3. Magnesium sulfate (MgSO4) is the chemical name for EPSON SALTS. It can be prepared in the laboratory by neutralizing the base Magnesium Oxide (MgO) .

    1. Which acid should be used to make Epson Salts? [1]
    2. Write a balanced equation for the reaction [2]
    3.  The acid is completely dissociated. Which term describes this type of acid? [1]
    4. Which ion, formed in water, causes the “acidity” of the acids? [1]
    5. What is a base? [1]
    6. Write an ionic equation that shows the ion O-2 acting as a base. [1]


4. Aspirin is 2-ethanoyloxybenzoic acid, an organic acid which is soluble in water.

    1. what effect will aqueous solution of aspirin have on litmus paper? [1]
    2. Do you think aspirin si a strong acid or a weak acid? [1]
    3. explain why you think so. [1]
    4. what would you expect to see when baking soda  is added to an aqueous solution of aspirin? [1]
    5. What would you expect to see if you put a piece of magnesium metal in the aspirin aqueous solution? [1]


5. Give examples of the uses of acids and bases in the following situations

    1. cooking [1]
    2. cleaning [1]
    3. treatment of insects stings [1]
    4. indigestion [1]
    5. waste water treatment [1]
    6. soil treatment: Give the commercial and chemical name of the compound we use to treat soil acidity,. If you do not have those available, give the commercial and chemical name of other two compounds that can be used as well. [2]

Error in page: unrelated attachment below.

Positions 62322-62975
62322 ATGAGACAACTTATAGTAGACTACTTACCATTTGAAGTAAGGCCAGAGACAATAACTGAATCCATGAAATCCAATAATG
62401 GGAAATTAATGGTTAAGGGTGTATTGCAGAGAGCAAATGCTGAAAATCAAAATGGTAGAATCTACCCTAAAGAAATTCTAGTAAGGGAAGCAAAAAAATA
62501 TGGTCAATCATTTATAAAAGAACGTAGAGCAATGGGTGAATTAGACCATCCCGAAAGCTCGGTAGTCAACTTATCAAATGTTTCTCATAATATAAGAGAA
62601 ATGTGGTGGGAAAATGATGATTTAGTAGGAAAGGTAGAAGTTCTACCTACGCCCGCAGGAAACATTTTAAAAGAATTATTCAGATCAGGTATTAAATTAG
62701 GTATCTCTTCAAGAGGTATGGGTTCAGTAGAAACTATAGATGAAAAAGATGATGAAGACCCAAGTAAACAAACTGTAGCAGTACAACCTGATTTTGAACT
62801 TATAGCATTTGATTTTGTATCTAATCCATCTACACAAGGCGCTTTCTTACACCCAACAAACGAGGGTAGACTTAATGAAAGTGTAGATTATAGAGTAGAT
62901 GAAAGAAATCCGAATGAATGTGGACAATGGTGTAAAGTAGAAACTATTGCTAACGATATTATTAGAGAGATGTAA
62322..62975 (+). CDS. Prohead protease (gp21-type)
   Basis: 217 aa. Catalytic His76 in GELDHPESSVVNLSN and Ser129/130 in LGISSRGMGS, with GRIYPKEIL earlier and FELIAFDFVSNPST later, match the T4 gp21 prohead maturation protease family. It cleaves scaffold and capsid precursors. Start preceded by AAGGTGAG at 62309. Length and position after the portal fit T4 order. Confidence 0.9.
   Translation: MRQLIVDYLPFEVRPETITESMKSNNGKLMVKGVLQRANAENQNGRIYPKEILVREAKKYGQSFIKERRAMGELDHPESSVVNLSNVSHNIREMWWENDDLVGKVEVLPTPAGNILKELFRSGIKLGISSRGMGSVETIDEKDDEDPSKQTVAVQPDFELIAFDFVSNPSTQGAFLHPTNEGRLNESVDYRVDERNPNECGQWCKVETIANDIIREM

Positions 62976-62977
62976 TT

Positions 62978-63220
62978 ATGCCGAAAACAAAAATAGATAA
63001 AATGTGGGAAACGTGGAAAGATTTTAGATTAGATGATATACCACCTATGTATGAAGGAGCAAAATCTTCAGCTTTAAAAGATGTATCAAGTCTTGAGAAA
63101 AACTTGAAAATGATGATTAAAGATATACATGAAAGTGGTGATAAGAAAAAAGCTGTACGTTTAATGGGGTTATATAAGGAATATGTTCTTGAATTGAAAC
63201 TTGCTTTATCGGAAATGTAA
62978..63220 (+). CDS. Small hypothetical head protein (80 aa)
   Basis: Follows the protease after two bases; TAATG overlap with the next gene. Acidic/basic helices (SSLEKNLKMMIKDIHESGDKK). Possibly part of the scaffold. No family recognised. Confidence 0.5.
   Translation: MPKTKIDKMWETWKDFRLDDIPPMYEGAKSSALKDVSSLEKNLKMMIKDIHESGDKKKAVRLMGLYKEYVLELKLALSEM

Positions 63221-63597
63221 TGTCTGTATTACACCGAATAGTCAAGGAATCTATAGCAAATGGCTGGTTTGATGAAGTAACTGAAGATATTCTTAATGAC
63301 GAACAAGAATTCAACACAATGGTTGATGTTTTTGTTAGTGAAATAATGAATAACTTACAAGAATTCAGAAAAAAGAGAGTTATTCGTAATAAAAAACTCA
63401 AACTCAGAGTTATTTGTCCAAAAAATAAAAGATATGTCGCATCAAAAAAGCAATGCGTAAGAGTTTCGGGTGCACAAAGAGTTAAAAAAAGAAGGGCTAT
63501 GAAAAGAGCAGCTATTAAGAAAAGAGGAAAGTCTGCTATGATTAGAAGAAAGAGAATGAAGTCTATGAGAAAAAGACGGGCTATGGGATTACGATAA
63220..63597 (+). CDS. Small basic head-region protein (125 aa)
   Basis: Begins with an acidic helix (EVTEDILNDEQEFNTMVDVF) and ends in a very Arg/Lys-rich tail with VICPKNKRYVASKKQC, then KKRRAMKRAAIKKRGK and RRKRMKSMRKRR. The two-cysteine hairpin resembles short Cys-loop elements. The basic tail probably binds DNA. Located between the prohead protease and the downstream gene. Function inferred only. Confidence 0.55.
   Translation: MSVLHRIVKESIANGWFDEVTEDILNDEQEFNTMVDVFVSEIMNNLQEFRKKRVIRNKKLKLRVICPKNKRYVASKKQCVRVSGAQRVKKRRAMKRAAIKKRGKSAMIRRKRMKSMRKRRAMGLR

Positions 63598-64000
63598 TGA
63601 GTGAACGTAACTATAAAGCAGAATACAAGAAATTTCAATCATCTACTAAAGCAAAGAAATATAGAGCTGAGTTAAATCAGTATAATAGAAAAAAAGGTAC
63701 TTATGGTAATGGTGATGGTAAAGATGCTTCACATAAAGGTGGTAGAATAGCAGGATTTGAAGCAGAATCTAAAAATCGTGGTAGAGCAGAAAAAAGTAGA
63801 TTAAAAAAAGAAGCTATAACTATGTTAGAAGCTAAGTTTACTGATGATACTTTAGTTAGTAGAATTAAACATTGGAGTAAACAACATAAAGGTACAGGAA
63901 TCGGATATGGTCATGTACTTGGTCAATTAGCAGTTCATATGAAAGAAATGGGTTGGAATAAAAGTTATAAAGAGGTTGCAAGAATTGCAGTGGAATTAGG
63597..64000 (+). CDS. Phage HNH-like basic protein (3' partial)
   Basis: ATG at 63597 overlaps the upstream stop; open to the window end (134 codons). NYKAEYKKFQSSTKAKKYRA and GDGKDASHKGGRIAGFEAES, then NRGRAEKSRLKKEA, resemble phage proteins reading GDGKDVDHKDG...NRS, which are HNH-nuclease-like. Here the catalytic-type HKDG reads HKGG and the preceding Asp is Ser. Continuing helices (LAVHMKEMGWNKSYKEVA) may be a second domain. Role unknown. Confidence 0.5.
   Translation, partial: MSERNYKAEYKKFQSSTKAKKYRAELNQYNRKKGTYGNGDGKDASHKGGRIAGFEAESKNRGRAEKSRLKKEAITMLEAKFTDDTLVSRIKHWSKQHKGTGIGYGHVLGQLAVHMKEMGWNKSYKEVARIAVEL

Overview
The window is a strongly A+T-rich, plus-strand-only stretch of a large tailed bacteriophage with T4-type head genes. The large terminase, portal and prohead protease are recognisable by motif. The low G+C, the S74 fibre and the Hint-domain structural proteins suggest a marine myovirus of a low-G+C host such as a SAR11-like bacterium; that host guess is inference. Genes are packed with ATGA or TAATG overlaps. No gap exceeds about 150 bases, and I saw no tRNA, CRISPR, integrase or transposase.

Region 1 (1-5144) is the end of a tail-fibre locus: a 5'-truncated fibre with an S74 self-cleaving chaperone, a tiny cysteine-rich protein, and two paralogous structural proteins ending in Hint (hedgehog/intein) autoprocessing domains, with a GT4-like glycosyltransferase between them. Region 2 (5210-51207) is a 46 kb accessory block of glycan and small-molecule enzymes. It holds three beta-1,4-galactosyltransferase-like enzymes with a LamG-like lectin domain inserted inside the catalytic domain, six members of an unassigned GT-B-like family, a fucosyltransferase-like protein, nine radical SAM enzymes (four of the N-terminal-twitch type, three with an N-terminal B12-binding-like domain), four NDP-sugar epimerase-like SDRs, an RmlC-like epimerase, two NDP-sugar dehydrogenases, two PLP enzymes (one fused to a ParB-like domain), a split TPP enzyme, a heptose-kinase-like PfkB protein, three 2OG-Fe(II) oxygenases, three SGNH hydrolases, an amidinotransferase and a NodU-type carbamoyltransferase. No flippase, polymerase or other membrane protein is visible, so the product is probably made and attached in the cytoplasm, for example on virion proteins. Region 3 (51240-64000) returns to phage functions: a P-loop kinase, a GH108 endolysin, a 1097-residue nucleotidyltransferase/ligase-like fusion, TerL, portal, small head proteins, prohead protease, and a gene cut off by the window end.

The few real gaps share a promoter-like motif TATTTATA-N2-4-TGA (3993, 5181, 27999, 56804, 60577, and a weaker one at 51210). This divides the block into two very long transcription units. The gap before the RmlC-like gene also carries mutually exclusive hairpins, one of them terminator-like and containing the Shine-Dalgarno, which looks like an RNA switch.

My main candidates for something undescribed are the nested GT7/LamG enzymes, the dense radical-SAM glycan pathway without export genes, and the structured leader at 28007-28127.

6. Observe the picture below. Dilute sulphuric acid is reacting with the metal (magnesium) in the conical flask.

acid + metal

    1. Which is the gas released into the measuring cylinder [1]
    2. why is the measuring cylinder upside down? [1]
    3. write the balanced chemical equation for the reaction that takes place in the flask [2]
    4. what color will the resulting solution be? [1]
    5. if you release acid slowly into the metal and stop just when the reaction with Magnesium ended, which would the pH of the solution be? [1]
    6. Explain why you chose the answer in 6 [1]


7. Complete the following generic chemical equations.

    1. acid + metal  [1]
    2. Show an example [1]
    3. acid + metal oxide [1]
    4. Show an example [1]
    5. acid + Hydroxide[1]
    6. Show an example [1]
    7. acid + metal carbonate[1]
    8. Show an example [1]

total [8]

8. Calcium metal reacts with Hydrochloric acid.

    1. write a word equation for the reaction [1]
    2. write a balanced chemical equation [2]
    3. what changes in color – if any will you notice? [1]
    4. what would you see in the flask? [1]
    5. how can you prove the presence of the gas? [1]

TOTAL [6].